# Reflexive relation

In mathematics, a **reflexive relation** is a binary relation on a set for which every element is related to itself. In other words, a relation ~ on a set *S* is reflexive when *x* ~ *x* holds true for every *x* in *S*, formally: when ∀*x*∈*S*: *x*~*x* holds.^{[1]}^{[2]} An example of a reflexive relation is the relation "is equal to" on the set of real numbers, since every real number is equal to itself. A reflexive relation is said to have the **reflexive property** or is said to possess **reflexivity**.

## Contents

## Related terms

A relation that is **irreflexive**, or anti-reflexive, is a binary relation on a set where no element is related to itself. An example is the "greater than" relation (x>y) on the real numbers. Note that not every relation which is not reflexive is irreflexive; it is possible to define relations where some elements are related to themselves but others are not (i.e., neither all nor none are). For example, the binary relation "the product of *x* and *y* is even" is reflexive on the set of even numbers, irreflexive on the set of odd numbers, and neither reflexive nor irreflexive on the set of natural numbers.

A relation ~ on a set *S* is called **quasi-reflexive** if every element that is related to some element is also related to itself, formally: if ∀*x*,*y*∈*S*: *x*~*y* ⇒ *x*~*x* ∧ *y*~*y*. An example is the relation "has the same limit as" on the set of sequences of real numbers: not every sequence has a limit, and thus the relation is not reflexive, but if a sequence has the same limit as some sequence, then it has the same limit as itself.

The **reflexive closure** ≃ of a binary relation ~ on a set *S* is the smallest reflexive relation on *S* that is a superset of ~. Equivalently, it is the union of ~ and the identity relation on *S*, formally: (≃) = (~) ∪ (=). For example, the reflexive closure of *x*<*y* is *x*≤*y*.

The **reflexive reduction**, or **irreflexive kernel**, of a binary relation ~ on a set *S* is the smallest relation ≆ such that ≆ shares the same reflexive closure as ~. It can be seen in a way as the opposite of the reflexive closure. It is equivalent to the complement of the identity relation on *S* with regard to ~, formally: (≆) = (~) \ (=). That is, it is equivalent to ~ except for where *x*~*x* is true. For example, the reflexive reduction of *x*≤*y* is *x*<*y*.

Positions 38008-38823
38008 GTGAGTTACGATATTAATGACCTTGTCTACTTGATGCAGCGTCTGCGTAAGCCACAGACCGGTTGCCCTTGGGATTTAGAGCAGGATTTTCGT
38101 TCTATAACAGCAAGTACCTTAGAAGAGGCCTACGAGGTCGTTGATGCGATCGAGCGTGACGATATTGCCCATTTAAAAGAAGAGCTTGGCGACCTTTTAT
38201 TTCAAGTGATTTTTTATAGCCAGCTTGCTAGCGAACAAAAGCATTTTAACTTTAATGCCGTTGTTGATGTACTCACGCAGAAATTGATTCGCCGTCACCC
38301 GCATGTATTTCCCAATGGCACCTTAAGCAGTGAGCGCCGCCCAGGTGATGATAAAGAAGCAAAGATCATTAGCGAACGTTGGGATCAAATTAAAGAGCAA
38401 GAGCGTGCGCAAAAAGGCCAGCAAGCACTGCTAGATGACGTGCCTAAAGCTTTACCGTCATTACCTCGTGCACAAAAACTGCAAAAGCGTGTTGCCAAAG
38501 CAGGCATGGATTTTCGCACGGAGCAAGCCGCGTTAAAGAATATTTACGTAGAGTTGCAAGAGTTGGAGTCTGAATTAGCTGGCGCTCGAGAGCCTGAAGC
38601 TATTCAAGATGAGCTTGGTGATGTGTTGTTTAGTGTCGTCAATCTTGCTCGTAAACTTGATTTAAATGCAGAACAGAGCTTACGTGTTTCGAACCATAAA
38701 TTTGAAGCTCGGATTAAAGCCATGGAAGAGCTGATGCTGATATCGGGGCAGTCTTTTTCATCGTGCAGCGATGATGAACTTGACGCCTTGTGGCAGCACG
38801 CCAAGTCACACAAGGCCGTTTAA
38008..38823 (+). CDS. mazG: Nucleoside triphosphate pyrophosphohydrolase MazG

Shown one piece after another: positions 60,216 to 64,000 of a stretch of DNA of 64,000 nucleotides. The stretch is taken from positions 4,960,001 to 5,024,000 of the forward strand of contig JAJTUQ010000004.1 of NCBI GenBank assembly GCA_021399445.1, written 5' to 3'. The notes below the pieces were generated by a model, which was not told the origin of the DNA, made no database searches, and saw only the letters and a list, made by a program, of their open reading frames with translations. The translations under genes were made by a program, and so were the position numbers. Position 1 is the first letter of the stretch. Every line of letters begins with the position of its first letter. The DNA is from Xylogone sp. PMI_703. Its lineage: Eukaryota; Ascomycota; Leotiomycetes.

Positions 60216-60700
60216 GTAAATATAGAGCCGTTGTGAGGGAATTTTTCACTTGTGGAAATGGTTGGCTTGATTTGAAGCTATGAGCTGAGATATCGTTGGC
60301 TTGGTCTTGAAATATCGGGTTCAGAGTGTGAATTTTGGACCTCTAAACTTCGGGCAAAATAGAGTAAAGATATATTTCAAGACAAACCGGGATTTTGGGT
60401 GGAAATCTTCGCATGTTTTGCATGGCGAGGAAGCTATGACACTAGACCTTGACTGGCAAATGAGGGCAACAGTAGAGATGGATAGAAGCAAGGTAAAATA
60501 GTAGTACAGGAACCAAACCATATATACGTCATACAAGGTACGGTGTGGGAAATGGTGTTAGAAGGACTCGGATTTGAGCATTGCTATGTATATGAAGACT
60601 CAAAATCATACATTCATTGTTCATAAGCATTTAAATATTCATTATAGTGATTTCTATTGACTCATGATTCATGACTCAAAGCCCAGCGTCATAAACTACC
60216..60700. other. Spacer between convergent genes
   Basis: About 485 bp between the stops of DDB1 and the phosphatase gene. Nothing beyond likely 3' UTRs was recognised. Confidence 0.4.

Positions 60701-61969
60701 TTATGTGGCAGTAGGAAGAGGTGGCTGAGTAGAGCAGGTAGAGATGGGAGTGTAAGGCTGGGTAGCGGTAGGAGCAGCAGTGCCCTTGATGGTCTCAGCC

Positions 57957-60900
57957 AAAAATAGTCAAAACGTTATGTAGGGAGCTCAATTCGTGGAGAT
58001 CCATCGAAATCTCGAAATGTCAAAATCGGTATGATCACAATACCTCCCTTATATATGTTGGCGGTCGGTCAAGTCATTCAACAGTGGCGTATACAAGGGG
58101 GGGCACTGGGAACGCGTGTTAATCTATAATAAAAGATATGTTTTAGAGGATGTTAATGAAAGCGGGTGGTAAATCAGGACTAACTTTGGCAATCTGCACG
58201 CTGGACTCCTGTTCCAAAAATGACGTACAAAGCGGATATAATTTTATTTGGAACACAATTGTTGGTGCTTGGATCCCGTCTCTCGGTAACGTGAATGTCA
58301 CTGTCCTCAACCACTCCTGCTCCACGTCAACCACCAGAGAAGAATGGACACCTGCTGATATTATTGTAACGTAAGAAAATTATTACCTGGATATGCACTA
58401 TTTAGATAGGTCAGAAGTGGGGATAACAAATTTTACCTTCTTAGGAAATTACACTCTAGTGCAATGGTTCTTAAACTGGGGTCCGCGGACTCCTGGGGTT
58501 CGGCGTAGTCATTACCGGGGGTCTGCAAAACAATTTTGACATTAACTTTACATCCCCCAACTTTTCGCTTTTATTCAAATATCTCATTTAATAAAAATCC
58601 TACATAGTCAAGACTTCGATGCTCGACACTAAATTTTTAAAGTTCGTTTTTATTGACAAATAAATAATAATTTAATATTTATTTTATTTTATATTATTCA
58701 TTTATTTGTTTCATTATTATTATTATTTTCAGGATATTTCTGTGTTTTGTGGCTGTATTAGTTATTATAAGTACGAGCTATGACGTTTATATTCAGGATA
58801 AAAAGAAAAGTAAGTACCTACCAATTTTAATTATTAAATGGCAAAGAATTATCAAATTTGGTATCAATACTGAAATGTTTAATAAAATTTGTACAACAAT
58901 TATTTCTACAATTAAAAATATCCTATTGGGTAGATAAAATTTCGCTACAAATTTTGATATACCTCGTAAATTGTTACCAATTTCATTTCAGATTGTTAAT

## Examples

**Examples of reflexive relations include:**

- "is equal to" (equality)
- "is a subset of" (set inclusion)
- "divides" (divisibility)
- "is greater than or equal to"
- "is less than or equal to"

**Examples of irreflexive relations include:**

- "is not equal to"
- "is coprime to" (for the integers>1, since 1 is coprime to itself)
- "is a proper subset of"
- "is greater than"
- "is less than"

## Number of reflexive relations

The number of reflexive relations on an *n*-element set is 2^{n2−n}.^{[3]}

Number of n-element binary relations of different types |
||||||||
---|---|---|---|---|---|---|---|---|

n |
all | transitive | reflexive |
preorder | partial order | total preorder | total order | equivalence relation |

0 | 1 | 1 | 1 | 1 | 1 | 1 | 1 | 1 |

1 | 2 | 2 | 1 | 1 | 1 | 1 | 1 | 1 |

2 | 16 | 13 | 4 | 4 | 3 | 3 | 2 | 2 |

3 | 512 | 171 | 64 | 29 | 19 | 13 | 6 | 5 |

4 | 65536 | 3994 | 4096 | 355 | 219 | 75 | 24 | 15 |

OEIS | A002416 | A006905 | A053763 | A000798 | A001035 | A000670 | A000142 | A000110 |

## Philosophical logic

Authors in philosophical logic often use deviating designations. A reflexive and a quasi-reflexive relation in the mathematical sense is called a **totally reflexive** and a **reflexive** relation in philosophical logic sense, respectively.^{[4]}^{[5]}

## See also

## Notes

- ↑ Levy 1979:74
- ↑ Relational Mathematics, 2010
- ↑ On-Line Encyclopedia of Integer Sequences A053763
- ↑ Alan Hausman, Howard Kahane, Paul Tidman (2013).
*Logic and Philosophy — A Modern Introduction*. Wadsworth. ISBN 1-133-05000-X.CS1 maint: multiple names: authors list (link)<templatestyles src="Module:Citation/CS1/styles.css"></templatestyles> Here: p.327-328 - ↑ D.S. Clarke, Richard Behling (1998).
*Deductive Logic — An Introduction to Evaluation Techniques and Logical Theory*. University Press of America. ISBN 0-7618-0922-8.<templatestyles src="Module:Citation/CS1/styles.css"></templatestyles> Here: p.187

## References

- Levy, A. (1979)
*Basic Set Theory*, Perspectives in Mathematical Logic, Springer-Verlag. Reprinted 2002, Dover. ISBN 0-486-42079-5 - Lidl, R. and Pilz, G. (1998).
*Applied abstract algebra*, Undergraduate Texts in Mathematics, Springer-Verlag. ISBN 0-387-98290-6 - Quine, W. V. (1951).
*Mathematical Logic*, Revised Edition. Reprinted 2003, Harvard University Press. ISBN 0-674-55451-5 - Gunther Schmidt, 2010.
*Relational Mathematics*. Cambridge University Press, ISBN 978-0-521-76268-7.

## External links

- Hazewinkel, Michiel, ed. (2001), "Reflexivity",
*Encyclopedia of Mathematics*, Springer, ISBN 978-1-55608-010-4<templatestyles src="Module:Citation/CS1/styles.css"></templatestyles>